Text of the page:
Review Criteria

    • Project description is clearly written by the student in her/his own words, well designed and cost-effective.
    • Student shows a strong interest in the project, and it fits into the student’s academic and/or career plans.
    • Project is realistic for the student’s background, the time frame, and the amount of funding.
    • Faculty supervisor supports the project, has an appropriate background for supervising the project, and will actively supervise the project.
    • Project is likely to result in a paper or academic project that can be presented to a professional/peer audience and/or published in a scholarly publication.
    • Strong Scholar Additional Requirements:Recipients will demonstrate strong scientific potential as a researcher, and in their proposed project.
    • Strong Scholar Additional Requirements:Although they may be related to larger projects already in progress in a faculty mentor’s lab, proposals must represent independent scientific ideas and work to be done by the student.

    Guidelines for writing your research proposal:

    Please write for an interdisciplinary audience of your peers, remembering that not every reviewer is an expert in your area of research. It should be written by you, but should be discussed with your mentor. The proposal should not exceed five pages in length, including the references cited. It should be double-spaced, have one-inch margins, and use a font 11 pt or larger. It should consist of the following sections:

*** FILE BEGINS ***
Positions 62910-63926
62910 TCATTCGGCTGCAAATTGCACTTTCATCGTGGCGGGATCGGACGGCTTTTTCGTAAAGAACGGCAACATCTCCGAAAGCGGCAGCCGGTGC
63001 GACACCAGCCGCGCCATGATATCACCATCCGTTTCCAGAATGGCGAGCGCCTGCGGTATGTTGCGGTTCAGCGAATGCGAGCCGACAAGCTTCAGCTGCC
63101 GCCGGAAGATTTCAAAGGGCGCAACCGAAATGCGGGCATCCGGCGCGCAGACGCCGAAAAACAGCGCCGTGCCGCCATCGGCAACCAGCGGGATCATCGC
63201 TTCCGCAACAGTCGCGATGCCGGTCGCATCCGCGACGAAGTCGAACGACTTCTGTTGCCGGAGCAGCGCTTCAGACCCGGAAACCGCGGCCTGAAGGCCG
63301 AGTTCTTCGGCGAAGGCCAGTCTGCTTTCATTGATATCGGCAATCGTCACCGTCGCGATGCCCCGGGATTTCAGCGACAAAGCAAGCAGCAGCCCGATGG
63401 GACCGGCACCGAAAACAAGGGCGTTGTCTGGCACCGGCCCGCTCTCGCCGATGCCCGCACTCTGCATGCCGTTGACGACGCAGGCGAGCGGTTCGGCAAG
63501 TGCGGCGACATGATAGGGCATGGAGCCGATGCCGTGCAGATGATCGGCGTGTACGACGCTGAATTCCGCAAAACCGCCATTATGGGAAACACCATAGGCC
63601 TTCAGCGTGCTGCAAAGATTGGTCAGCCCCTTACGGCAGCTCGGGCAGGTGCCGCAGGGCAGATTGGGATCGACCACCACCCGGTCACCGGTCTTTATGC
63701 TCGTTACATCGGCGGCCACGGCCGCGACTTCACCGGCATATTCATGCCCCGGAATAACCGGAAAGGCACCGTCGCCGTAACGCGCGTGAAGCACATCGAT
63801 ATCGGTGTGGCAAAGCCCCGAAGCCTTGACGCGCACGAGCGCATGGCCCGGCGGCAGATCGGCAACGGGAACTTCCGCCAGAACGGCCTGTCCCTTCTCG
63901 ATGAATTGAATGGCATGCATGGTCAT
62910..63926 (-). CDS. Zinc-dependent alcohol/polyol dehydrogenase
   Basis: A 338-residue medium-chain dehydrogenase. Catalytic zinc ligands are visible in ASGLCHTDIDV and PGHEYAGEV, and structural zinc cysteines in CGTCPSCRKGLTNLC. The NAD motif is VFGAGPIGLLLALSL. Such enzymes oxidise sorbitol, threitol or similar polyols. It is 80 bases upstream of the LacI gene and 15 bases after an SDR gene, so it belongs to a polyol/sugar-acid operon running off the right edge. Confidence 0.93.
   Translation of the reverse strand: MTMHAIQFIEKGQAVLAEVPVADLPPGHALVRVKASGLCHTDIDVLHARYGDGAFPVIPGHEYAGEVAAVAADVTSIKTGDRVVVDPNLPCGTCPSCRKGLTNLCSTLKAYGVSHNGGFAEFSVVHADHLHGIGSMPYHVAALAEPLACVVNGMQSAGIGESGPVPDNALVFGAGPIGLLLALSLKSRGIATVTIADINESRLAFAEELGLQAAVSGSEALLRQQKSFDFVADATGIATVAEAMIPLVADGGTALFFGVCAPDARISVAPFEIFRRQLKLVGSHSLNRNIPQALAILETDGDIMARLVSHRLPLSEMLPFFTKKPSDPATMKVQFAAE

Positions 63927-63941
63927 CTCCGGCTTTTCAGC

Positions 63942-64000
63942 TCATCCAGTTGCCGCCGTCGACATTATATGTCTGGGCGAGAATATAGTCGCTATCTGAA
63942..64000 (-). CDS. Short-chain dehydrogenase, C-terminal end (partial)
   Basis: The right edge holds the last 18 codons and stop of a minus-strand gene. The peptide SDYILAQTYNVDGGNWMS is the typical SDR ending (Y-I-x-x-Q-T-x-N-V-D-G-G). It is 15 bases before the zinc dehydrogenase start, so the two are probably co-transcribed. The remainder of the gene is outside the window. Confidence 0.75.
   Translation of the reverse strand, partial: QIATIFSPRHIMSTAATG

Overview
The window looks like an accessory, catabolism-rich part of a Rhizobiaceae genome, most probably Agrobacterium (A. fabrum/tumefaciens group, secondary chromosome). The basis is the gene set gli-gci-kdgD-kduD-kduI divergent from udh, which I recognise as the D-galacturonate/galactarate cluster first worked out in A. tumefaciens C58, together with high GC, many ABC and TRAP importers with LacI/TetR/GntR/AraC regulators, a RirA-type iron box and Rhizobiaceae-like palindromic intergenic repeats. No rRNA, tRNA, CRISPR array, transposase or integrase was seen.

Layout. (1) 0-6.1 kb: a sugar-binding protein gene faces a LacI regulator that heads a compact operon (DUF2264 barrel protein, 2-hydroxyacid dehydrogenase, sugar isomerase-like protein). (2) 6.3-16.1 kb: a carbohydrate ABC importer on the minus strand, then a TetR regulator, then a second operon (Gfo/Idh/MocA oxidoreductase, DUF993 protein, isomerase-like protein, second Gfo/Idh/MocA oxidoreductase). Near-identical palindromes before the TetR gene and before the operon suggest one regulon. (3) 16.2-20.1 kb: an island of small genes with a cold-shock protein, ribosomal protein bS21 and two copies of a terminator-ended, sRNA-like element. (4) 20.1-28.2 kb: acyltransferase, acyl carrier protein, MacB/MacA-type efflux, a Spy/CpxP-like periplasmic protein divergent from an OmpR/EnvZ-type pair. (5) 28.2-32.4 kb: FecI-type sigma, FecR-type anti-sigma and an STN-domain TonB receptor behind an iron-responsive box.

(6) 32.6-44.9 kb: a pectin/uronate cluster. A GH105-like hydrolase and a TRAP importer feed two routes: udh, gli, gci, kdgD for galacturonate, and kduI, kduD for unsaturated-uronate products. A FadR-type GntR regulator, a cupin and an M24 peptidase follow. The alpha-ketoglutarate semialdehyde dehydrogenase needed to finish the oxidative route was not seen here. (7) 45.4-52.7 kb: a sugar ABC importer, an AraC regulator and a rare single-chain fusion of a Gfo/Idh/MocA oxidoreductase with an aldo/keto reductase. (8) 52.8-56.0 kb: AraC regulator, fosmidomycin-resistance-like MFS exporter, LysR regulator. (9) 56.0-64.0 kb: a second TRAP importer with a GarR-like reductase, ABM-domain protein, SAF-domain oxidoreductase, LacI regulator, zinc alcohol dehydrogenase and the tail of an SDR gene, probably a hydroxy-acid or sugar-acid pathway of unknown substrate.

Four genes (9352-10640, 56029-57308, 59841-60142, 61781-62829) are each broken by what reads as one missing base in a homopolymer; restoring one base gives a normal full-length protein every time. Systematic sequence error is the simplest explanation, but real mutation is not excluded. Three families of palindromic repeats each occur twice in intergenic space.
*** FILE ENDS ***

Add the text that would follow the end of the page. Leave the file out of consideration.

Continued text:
• Title: On cover sheet.
    • Project Summary: The Project Summary should state the objectives of the project, the methods to be used, and the “intellectual merit” of the work being proposed. This section should be 200 words or less.
    • Introduction: This section should state the research problem, provide background information, and explain the goal of the research. Be sure to discuss the significance of the research and provide a prediction of the results of your work and your hypothesis. You should provide references from the literature in your field.
    • Methods: This section should describe the experimental approach to be taken and any equipment needed. Your explanation of the methods should allow a reviewer to understand how your experimental approach will allow you to address the research problem you stated in the introduction. If two or more people are going to be working on the project, please state the role for each person.
    • Budget: Use a table format to list your itemized budget, include description of items, quantity, unit costs and subtotal cost, and the total cost of your project. Include a brief justification of why each item is needed. Money may be spent on approved items only, as determined when the grant is awarded.
    • Project Time Line: Use a table format for this section. Indicate the period of the proposed work, noting proposed landmarks throughout the period including when the project will be completed, when and where you will present the results of your work, and when your final report will be submitted to the committee. Please be realistic – if you are taking summer classes, etc. during your research, the hours you can realistically dedicate to research during that time may be substantially less.
    • References Cited: This section will contain the works cited in the Introduction and Methods sections. It is best to use the format used by your discipline when listing your references.